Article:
Kilopower project is geared for reaching a number of milestones over the next few months.
Credit: NASA

NASA is pushing forward on testing a key energy source that literally “empowers” human crews on the near-by Moon and distant Mars, energizing habitats and running on-the-spot processing equipment to transform local resources into oxygen, water, and fuel.

The space agency’s Space Technology Mission Directorate (STMD) has provided multi-year funding for the Kilopower project. This work is viewed as a stepping stone to small fission-powered planetary science missions.

Safe, efficient and plentiful energy

NASA and its partners on the Kilopower work hosted a news conference today, held at the National Atomic Testing Museum in Las Vegas. They discussed a recent experiment involving a new power source that could provide the safe, efficient and plentiful energy needed for future robotic and human space exploration missions.

NASA Kilopower project is viewed as a stepping stone to small fission-powered planetary science missions.
Credit: NASA

That Kilopower project is part of NASA’s Game Changing Development program and is led by the agency’s Glenn Research Center, in partnership with NASA’s Marshall Space Flight Center in Huntsville, Alabama, Los Alamos, NNSS and the Y-12 National Security Complex.

Kilopower project testing began in November 2017 and is expected to continue through March,

Confidence builder

The Kilopower test program will give us confidence that this technology is ready for space flight development. We’ll be checking analytical models along the way for verification of how well the hardware is working,” explains Lee Mason, STMD’s Principal Technologist for Power and Energy Storage at NASA Headquarters.

There has been strong leveraging of DOE/National Nuclear Security Administration infrastructure and expertise, Mason points out, as well as tapping the talents of Los Alamos National Laboratory technologists in New Mexico. NASA’s Glenn Research Center in Cleveland, Ohio built the test unit. The Y12 National Security Complex in Oak Ridge, Tennessee is providing the reactor core.

Multiple near-term missions

“A space nuclear reactor could provide a high energy density power source with the ability to operate independent of solar proximity or orientation and the ability to operate in extremely hostile environments, such as the Martian surface,” notes Patrick McClure, Project Lead on the KiloPower work at the Los Alamos National Laboratory (LANL).


“The reactor technology we are testing is applicable to multiple near-term missions, and we ultimately hope that this is the first step for fission reactors to create a new paradigm of truly ambitious and inspiring space exploration,” adds David Poston, LANL’s Chief Reactor Designer. “Simplicity is essential to any first-of-a-kind engineering project – not necessarily the simplest design, but finding the simplest path through design, development, fabrication, safety, and testing.”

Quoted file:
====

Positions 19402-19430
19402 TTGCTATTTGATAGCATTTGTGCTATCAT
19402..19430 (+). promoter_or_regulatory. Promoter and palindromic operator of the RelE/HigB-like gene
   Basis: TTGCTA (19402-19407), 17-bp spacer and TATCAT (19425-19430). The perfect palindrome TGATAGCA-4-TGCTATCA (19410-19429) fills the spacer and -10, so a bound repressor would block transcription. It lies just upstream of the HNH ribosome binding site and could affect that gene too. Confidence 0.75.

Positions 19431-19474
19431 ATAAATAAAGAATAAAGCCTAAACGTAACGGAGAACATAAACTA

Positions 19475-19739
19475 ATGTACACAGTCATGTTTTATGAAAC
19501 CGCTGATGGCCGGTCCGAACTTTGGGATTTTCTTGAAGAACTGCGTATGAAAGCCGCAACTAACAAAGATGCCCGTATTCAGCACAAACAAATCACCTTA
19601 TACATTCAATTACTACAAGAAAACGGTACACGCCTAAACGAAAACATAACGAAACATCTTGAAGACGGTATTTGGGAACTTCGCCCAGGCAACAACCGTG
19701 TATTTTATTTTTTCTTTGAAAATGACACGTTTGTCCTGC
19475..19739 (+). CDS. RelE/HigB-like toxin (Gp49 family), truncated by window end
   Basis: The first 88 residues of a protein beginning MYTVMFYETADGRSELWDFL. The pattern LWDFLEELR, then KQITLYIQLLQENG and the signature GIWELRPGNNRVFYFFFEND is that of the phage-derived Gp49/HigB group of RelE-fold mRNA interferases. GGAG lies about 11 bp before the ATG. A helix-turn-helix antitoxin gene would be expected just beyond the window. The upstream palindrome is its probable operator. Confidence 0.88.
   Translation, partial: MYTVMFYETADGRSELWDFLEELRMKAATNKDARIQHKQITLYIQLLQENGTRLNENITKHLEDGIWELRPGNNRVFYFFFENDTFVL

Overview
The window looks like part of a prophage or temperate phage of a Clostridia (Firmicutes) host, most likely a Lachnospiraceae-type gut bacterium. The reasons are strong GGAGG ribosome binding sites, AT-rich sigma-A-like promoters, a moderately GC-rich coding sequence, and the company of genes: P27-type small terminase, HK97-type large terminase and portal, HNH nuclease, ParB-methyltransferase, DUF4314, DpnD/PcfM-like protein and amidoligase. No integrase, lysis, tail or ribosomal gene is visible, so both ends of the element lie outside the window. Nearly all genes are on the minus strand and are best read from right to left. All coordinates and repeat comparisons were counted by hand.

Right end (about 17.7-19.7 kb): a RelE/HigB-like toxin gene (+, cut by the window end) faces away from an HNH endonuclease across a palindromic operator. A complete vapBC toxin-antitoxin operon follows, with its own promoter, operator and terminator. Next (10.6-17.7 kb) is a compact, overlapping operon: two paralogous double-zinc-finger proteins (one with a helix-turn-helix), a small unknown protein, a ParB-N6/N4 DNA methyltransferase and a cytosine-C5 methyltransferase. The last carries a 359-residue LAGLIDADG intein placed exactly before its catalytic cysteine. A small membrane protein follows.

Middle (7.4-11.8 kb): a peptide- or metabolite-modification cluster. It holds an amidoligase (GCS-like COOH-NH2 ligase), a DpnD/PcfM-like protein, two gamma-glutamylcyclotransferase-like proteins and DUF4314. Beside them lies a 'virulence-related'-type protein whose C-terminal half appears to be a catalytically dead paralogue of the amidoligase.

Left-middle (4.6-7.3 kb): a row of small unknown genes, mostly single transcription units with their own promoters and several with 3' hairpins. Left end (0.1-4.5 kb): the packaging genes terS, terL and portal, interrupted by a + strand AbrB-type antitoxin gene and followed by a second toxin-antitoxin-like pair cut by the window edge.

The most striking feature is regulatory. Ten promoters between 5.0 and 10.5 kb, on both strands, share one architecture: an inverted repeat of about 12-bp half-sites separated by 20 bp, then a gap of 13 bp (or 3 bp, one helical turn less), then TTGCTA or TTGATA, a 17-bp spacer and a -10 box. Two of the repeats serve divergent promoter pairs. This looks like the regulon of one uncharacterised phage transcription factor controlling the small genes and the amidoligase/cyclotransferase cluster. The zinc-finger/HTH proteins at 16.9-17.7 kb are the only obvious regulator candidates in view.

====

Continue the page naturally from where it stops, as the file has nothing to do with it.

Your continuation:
Achievable objective

Moving the power source from ground-testing into a space system is an achievable objective, Mason says. “The upcoming Nevada testing will answer a lot of technical questions to prove out the feasibility of this technology, moving it to a Technical Readiness Level of 5. It’s a breadboard test in a vacuum environment, operating the equipment at the right conditions,” he advises.

Looking into the future, Mason suggests that the technology would be ideal for furthering lunar exploration objectives too. “The technology doesn’t care. Moon and or Mars, this power source is agnostic to those environments.”


Lunar campaign

“A moon mission for Kilopower would be ideal,” Mason told Inside Outer Space. “It has the potential to power lander payloads through the lunar night, and possibly for months or years. The power level would be suitable to access, extract, and process lunar ice in permanently shadowed craters and demonstrate propellant production. NASA could also co-develop the system with commercial lunar lander companies that supply power to mining ventures or small settlements,” he envisions.

A successful lunar campaign, Mason said, “would give us confidence for later Mars missions in which humans would depend on Kilopower to make their return propellant and power their habitats.”


To give an ear to today’s review of the Kilopower project held at the National Atomic Testing Museum in Las Vegas, Nevada – power up your phone fingers and dial:


Also, go to this Los Alamos National Lab’s video at:

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